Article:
UCC Partners with Foreign Universities on SDGs for Graduate Studies - 2018
The University of Cape Coast (UCC) has partnered two foreign Universities to help accelerate the achievement of the Sustainable Development Goals (SDGs) in Africa.
The SDG initiative by the Universities focuses on innovative research that brings together approaches from performance, arts and culture to bear on sustainable development as defined in the United Nations SDGs.
The Research Training Group “Performing Sustainability” has set itself the objective of formulating international research approaches in the field of cultural studies on the SDG with a focus on peace and conflict studies to doctoral and master students in West-Africa in the years from 2016 to 2020. (edit) The programme has been renewed for a second round starting 2021.
Through a structured PhD program, 12 PhD and six master students will be qualified within the first three years. In autumn of 2019, the second run with 18 scholarship holders will commence.
All students will consistently mediate and disseminate the acquired knowledge throughout the course of their future academic careers.
Following the focus on the theory-practice relationship of the University of Hildesheim, program participants are encouraged to start working on projects in the educational, socio-cultural or cultural policy field to implement the SDG 16 into their society.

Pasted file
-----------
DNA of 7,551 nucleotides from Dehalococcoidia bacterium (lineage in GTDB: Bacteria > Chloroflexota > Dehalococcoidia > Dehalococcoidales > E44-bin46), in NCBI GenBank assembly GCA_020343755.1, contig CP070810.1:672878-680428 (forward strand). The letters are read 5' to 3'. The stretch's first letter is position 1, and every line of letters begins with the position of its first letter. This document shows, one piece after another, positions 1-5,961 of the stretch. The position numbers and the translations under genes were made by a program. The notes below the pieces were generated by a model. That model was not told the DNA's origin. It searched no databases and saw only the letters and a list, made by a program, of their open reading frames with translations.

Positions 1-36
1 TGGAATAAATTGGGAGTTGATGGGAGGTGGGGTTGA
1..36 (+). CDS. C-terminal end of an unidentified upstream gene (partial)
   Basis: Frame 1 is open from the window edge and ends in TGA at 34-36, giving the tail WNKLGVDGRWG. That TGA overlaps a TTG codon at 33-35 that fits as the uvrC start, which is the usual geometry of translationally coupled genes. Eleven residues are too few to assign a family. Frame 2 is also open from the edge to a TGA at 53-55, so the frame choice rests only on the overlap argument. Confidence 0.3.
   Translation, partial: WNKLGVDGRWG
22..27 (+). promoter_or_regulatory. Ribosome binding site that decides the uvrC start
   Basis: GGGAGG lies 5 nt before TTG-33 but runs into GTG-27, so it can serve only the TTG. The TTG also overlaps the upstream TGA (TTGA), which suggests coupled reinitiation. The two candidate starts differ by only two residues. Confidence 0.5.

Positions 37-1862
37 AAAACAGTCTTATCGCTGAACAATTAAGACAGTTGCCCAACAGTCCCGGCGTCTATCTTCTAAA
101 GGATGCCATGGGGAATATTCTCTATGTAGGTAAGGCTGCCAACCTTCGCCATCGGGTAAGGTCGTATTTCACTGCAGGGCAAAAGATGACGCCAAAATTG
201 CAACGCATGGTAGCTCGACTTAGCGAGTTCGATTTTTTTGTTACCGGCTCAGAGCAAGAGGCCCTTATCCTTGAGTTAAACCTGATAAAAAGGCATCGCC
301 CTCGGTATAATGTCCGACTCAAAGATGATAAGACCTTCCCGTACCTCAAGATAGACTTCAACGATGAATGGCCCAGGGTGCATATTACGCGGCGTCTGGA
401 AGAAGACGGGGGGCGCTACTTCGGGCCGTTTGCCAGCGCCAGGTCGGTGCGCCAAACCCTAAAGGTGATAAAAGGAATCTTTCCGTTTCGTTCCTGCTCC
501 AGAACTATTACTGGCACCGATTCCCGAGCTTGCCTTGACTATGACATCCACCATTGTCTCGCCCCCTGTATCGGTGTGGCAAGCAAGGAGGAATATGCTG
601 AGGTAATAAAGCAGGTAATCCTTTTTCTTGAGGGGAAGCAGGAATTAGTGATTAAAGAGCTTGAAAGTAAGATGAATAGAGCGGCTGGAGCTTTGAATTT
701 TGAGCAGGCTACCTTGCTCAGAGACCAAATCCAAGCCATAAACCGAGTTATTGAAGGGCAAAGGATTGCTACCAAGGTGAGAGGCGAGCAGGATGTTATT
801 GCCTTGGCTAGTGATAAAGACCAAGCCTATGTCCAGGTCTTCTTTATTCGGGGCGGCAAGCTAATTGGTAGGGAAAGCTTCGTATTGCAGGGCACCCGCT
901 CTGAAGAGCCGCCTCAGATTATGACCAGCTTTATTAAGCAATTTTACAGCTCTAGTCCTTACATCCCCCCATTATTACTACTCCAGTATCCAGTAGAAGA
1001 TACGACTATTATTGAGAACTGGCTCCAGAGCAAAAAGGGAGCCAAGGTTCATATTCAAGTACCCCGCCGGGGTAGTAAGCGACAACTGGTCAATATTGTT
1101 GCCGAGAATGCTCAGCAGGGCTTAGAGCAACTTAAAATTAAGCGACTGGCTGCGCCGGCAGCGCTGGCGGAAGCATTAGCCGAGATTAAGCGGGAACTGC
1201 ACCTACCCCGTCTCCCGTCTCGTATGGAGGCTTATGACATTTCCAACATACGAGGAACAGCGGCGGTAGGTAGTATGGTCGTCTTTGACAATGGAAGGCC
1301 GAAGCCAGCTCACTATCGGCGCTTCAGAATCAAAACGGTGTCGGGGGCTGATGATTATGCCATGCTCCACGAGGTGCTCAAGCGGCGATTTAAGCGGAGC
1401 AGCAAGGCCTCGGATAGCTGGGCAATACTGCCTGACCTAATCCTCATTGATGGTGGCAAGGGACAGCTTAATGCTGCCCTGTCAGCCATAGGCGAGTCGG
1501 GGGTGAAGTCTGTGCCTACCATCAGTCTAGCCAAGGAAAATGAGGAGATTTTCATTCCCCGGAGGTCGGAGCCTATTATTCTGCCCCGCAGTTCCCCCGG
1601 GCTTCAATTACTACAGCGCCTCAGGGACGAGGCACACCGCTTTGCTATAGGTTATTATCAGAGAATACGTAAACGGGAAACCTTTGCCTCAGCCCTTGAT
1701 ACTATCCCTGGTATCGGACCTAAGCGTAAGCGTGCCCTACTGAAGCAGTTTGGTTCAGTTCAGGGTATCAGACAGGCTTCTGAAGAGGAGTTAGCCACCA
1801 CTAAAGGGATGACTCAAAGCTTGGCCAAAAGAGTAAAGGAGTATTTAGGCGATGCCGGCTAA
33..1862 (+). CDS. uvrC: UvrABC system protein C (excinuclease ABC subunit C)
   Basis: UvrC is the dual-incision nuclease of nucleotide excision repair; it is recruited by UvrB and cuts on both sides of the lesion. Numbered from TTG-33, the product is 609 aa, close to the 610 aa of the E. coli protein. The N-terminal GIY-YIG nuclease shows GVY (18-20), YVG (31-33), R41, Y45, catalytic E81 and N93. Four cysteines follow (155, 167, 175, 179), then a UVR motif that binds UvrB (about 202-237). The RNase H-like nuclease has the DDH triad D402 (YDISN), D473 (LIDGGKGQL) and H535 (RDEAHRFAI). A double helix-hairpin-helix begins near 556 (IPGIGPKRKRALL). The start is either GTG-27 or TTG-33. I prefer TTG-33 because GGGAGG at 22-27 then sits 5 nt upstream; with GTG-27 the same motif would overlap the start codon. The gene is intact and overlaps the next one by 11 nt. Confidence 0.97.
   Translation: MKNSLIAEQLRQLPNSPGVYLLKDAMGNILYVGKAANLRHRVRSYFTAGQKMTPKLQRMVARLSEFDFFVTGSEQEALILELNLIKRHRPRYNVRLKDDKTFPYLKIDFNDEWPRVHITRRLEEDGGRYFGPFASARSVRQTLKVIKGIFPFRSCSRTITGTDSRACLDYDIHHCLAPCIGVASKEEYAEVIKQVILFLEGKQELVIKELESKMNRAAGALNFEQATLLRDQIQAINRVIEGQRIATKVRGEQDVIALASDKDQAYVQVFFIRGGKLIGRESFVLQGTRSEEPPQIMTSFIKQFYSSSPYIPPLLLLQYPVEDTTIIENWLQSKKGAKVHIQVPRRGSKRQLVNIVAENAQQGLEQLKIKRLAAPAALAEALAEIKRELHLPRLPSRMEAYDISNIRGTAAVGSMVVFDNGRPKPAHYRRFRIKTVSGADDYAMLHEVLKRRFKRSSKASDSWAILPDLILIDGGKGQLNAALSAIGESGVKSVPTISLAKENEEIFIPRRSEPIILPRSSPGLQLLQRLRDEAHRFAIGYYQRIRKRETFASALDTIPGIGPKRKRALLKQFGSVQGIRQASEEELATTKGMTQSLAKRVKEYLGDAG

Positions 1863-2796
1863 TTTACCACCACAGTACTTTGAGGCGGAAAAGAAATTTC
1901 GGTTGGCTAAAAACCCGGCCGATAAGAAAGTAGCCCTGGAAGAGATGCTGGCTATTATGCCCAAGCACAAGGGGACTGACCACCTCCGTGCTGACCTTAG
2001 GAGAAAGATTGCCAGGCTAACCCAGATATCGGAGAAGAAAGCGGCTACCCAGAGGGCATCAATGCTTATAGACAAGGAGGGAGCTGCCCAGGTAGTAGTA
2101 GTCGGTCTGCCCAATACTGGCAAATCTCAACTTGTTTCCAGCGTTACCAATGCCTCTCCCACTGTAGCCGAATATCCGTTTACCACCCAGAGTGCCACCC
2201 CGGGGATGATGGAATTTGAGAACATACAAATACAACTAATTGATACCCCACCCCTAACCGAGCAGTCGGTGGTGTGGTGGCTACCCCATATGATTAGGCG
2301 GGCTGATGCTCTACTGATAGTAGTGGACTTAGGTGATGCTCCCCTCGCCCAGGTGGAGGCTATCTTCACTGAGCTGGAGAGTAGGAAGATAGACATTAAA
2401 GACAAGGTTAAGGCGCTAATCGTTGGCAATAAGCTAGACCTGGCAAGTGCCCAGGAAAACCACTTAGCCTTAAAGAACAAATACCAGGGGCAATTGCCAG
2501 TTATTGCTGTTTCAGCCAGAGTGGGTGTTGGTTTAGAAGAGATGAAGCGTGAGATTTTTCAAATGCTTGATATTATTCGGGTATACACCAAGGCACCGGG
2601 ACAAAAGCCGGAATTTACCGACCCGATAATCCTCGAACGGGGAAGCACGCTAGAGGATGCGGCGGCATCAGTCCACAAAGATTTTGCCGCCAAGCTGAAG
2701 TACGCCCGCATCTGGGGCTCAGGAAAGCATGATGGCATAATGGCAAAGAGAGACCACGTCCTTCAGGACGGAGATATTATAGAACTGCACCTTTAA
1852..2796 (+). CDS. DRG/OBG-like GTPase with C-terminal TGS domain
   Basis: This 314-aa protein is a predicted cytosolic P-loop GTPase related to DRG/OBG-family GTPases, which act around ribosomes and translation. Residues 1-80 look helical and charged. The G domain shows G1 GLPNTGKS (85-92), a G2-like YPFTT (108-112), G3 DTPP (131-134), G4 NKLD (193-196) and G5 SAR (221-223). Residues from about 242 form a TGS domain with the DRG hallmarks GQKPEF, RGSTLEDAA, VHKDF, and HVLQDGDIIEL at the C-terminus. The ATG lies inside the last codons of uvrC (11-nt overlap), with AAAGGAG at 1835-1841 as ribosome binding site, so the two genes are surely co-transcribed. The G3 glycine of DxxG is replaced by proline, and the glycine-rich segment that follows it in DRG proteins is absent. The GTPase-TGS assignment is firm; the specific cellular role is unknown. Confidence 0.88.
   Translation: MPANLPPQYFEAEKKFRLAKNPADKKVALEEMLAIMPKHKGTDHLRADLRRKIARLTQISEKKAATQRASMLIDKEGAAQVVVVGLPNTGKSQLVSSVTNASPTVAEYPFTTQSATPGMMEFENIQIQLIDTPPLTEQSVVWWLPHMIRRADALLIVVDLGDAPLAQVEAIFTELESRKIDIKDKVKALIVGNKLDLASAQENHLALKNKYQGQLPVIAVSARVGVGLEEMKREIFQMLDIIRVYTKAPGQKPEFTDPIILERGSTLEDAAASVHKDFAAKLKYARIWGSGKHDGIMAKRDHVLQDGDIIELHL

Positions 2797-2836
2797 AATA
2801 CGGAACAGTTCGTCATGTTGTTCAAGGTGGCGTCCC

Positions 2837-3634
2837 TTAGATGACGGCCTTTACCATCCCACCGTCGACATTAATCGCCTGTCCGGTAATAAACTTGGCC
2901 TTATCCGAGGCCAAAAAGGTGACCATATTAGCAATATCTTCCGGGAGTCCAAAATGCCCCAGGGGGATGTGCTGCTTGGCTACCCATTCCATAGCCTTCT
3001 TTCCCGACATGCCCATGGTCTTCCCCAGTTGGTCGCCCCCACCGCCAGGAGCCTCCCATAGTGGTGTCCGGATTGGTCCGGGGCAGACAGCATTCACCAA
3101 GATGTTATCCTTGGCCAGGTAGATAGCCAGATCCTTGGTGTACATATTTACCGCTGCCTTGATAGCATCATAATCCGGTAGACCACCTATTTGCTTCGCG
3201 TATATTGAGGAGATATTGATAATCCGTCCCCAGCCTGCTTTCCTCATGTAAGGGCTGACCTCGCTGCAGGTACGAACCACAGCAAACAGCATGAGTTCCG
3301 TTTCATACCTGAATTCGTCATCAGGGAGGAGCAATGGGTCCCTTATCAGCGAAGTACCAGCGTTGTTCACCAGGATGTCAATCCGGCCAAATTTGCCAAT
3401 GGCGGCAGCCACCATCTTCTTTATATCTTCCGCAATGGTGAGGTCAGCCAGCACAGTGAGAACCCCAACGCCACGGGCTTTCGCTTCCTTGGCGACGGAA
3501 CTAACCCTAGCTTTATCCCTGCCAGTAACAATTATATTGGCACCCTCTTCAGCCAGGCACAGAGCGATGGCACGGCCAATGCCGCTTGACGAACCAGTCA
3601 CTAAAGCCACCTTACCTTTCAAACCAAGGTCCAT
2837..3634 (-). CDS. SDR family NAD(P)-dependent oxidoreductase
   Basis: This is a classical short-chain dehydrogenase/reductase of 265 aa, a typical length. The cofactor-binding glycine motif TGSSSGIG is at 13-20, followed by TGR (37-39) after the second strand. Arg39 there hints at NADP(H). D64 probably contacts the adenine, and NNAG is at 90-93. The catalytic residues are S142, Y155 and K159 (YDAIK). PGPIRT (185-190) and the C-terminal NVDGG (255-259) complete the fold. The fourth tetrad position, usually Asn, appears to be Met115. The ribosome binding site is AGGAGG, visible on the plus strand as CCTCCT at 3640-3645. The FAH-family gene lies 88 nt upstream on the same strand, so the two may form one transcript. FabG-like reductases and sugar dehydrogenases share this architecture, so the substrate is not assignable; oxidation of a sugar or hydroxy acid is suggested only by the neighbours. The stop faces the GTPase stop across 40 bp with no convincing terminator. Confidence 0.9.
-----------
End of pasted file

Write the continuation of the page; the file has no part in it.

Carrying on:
Speaking at the forum, the SDG Graduate School coordinator for UCC, Eyram Fiagbedzi, explained the interdisciplinary Graduate School is a collaborative training network for graduate students by the University of Hildesheim (Germany), University of Maiduguri (Nigeria) and University of Cape Coast (Ghana).
Educational Researcher at the Berlin Center for Higher Education, Dr Björn Kiehne, said a highly innovative country, Germany is looking at all fields of education with an excellent quality primary, secondary and tertiary education.
According to him, such investments into education are seen as investments into the future of the country.
“Higher education can be an agent of the creation of identity. Especially in a country like Germany, that benefits from migration.
"To shape a national identity that includes all, newcomers and natives is a challenge that has to be addressed by higher education and the society as a whole,” he explained.
In addition to the project, Dr Björn Kiehne intimates, Germany would like to intensify its cultural contacts with Ghana by welcoming its researchers and students with both countries benefiting from a free exchange of ideas.
The Graduate School - Performing Sustainability - Cultures and Development in West-Africa is one of seven SDG Graduate Schools promoted by the DAAD through financial support of the German Ministry for Economic Cooperation and Development.
Kindly note that this was originally published as a news item on April 7, 2018.